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Understanding Thyroid Disorders: Hypothyroidism vs. Hyperthyroidism

The thyroid gland is a butterfly-shaped organ that releases the proper amount of thyroid hormone and controls heartbeat, metabolism, and brain function, among other bodily functions. 


You may have a thyroid disorder if you become overweight, lose weight suddenly, or experience fatigue. However, thyroid disorders are two types-

  • Hypothyroidism 
  • Hyperthyroidism 


The differences between hypothyroidism and hyperthyroidism are shown below to help you determine which one you are currently dealing with. 

Without much further ado, let’s get right into the differences!

Do you want to understand more about thyroid disorders: hypothyroidism vs hyperthyroidism? Don't look up things here and there; let me clear up your confusion!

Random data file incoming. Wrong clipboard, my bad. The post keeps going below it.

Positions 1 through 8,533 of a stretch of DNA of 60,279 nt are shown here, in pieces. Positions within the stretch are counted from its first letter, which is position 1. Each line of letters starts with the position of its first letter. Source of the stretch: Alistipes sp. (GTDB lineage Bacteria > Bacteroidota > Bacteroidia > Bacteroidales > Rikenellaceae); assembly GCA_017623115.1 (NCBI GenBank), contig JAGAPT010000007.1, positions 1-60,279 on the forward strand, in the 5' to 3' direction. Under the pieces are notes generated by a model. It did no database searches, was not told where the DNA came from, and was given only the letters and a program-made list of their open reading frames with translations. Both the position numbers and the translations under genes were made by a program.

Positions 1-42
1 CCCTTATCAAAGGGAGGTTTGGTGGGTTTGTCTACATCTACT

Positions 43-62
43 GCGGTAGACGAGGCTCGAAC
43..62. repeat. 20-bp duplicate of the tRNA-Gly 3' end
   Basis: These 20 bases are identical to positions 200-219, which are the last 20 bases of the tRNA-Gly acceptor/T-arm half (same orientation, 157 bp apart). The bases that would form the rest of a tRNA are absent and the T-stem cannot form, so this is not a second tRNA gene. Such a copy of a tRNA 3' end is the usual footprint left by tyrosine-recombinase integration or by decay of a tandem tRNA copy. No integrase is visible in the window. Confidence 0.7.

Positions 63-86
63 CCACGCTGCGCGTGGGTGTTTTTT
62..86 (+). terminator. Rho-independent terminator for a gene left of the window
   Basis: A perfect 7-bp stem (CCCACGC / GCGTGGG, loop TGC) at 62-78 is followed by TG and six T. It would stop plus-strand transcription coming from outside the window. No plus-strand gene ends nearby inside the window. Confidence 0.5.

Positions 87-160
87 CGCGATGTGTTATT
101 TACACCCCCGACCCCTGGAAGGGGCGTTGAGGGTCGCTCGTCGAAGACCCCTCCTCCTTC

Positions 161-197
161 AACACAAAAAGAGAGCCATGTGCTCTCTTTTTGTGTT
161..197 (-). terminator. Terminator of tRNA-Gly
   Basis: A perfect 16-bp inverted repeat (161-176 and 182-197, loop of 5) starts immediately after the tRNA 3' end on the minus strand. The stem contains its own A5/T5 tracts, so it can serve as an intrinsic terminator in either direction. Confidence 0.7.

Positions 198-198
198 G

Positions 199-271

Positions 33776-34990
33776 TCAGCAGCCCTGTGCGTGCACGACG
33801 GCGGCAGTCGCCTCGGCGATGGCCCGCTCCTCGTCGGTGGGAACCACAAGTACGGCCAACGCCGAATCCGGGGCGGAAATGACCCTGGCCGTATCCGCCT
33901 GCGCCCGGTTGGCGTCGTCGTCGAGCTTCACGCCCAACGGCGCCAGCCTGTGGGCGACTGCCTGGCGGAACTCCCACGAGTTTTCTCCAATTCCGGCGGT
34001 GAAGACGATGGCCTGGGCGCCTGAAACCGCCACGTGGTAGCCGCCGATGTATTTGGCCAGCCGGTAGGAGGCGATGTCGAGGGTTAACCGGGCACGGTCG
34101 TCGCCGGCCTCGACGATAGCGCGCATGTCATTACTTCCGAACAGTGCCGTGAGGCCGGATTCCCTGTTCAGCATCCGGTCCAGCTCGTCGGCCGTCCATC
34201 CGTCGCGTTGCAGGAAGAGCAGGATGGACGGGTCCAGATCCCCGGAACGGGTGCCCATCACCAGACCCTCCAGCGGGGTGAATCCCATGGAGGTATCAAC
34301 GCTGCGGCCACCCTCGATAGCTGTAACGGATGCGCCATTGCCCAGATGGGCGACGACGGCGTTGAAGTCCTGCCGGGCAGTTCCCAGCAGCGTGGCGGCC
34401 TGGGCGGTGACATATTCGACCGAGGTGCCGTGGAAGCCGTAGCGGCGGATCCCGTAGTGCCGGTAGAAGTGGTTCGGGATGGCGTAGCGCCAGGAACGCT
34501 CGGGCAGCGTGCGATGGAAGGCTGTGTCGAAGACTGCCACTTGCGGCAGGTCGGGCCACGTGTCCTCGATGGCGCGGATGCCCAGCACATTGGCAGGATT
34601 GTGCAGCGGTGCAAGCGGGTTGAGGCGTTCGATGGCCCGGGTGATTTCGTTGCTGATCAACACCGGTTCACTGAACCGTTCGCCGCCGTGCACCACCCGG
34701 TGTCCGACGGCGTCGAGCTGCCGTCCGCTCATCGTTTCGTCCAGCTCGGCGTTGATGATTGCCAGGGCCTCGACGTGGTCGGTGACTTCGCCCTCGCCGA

An Overview of Hypothyroidism and Hyperthyroidism


Let’s start with what hypothyroidism is. 


Hypothyroidism is an essentially under-active thyroid gland that produces less hormone. This hormonal imbalance slows your body’s metabolism, causing you to gain weight. It has no cure other than to keep the attack from doing too much damage. 


There are three types of hypothyroidism, such as-


  • Primary hypothyroidism simulates your thyroid properly but can’t produce enough thyroid hormones for your body to function properly. Hashimoto’s thyroiditis, Iodine deficiency, and thyroidectomy are most common in this segment.